Quizzing Toddlers - Myth Debunked
What is that?
What color is this?
Can you tell "apple" to grandma?
And the innumerable questions we bombard a toddler with, thinking that we are helping them with their language development.
It’s exciting for parents when we see our children starting to talk as they discover the world around them and express through language. But in the spirit of helping them to talk more, we tend to ask many questions. Oftentimes, not only are the questions asked back-to-back, but are often asked without a pause for the child to even respond. This constant quizzing only adds extra pressure on the child who is starting to communicate. The more the child is bombarded with questions, they begin to feel tested and stop talking.
Please remember that babies and toddlers are still learning how to coordinate the muscles of the mouth, tongue, vocal cords and the whole oral motor system to communicate a word from their brain which may seem as simple as “car” to an adult.
Role of prepared adult:
Label and describe what you see / do. Providing a language rich environment is key and it doesn’t need fancy language materials.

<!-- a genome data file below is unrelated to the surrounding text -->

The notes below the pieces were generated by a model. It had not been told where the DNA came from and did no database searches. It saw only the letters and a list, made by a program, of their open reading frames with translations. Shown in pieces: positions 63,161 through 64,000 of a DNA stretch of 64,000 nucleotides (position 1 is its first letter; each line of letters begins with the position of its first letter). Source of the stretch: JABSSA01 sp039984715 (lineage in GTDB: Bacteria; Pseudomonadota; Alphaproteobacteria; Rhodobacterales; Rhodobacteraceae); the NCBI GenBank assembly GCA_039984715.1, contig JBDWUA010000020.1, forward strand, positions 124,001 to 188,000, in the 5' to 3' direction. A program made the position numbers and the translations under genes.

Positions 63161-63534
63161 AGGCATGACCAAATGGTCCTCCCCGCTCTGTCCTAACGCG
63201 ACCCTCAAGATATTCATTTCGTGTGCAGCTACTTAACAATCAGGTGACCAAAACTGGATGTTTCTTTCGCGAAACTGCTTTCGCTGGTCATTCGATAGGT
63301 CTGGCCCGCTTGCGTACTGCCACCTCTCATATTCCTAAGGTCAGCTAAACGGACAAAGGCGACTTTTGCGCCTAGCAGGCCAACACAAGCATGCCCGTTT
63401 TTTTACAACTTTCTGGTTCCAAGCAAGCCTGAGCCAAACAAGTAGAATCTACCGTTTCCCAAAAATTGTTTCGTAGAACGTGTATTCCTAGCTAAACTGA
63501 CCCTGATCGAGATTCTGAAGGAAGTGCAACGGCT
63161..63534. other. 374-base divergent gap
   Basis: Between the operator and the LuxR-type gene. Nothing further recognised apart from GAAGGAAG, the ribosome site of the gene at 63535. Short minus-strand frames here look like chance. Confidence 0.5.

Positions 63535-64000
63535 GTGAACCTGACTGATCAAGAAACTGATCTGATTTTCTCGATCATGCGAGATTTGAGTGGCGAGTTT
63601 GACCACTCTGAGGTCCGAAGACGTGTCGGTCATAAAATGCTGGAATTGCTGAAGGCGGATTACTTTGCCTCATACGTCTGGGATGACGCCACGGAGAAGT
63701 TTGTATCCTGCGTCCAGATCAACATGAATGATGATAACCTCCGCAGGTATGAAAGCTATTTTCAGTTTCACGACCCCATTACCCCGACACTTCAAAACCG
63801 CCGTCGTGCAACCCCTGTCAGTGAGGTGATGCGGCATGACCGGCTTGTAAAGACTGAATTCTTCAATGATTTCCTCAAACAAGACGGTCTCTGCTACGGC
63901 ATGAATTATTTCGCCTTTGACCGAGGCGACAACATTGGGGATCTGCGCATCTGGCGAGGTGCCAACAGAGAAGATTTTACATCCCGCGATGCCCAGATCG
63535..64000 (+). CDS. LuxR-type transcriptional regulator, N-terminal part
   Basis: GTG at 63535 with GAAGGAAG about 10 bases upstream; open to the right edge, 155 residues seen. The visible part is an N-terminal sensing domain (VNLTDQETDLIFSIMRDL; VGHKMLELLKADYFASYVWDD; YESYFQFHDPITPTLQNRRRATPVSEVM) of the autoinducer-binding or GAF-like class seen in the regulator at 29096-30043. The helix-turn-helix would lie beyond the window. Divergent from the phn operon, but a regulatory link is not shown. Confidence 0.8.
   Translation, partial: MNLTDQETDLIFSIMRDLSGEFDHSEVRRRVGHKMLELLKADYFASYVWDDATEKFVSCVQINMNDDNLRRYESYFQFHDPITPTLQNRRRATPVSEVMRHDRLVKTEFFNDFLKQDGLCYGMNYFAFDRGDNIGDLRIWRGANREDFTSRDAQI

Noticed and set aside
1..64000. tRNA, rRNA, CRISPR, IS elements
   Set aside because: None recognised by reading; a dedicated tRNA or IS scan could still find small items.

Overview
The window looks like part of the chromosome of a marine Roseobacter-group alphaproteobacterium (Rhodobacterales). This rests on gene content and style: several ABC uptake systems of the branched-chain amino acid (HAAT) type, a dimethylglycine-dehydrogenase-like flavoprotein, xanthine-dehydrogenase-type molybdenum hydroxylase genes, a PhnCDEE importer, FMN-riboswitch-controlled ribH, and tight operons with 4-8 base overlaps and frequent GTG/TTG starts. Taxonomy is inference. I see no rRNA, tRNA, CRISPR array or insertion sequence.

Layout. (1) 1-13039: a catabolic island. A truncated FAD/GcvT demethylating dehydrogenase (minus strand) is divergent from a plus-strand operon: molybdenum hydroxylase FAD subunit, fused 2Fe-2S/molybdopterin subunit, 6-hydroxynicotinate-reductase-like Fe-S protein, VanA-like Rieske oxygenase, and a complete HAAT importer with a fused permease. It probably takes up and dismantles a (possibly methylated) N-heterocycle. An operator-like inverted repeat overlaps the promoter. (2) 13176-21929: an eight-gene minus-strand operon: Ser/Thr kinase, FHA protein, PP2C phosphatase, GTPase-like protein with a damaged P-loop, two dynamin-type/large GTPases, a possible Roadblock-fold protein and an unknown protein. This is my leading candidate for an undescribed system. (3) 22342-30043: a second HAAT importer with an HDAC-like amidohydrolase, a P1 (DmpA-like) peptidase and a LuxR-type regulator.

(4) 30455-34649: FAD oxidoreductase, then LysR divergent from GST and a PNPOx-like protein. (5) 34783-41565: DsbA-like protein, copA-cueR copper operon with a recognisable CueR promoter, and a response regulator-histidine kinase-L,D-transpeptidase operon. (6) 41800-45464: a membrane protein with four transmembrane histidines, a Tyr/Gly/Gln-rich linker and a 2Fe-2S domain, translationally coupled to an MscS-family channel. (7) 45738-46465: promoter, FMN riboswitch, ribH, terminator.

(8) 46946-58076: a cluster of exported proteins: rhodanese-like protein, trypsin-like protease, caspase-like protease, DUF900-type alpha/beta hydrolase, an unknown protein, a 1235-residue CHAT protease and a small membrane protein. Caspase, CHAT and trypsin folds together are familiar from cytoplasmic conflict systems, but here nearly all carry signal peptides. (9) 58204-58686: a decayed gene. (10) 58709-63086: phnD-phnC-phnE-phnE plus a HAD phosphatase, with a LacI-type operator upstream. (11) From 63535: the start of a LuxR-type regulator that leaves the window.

Young children are continuously and effortlessly absorbing everything from their environment and this includes language. Our role is to continue to expand the vocabulary in a meaningful way through everyday situations.
For example, in the case a young child who is pointing to a ball, you can label it “ball” and describe what you see or any actions you do, “That’s a small red ball. Let’s touch the ball to see how it feels like. It is squishy. Let’s throw the ball.” and keep the conversation going.
Quizzing a young child constantly to test their knowledge is like digging the soil frequently to check if the seed's roots have developed. Both the seed and the child are absorbing everything from their environment. Both need nourishment and time to grow beautifully.
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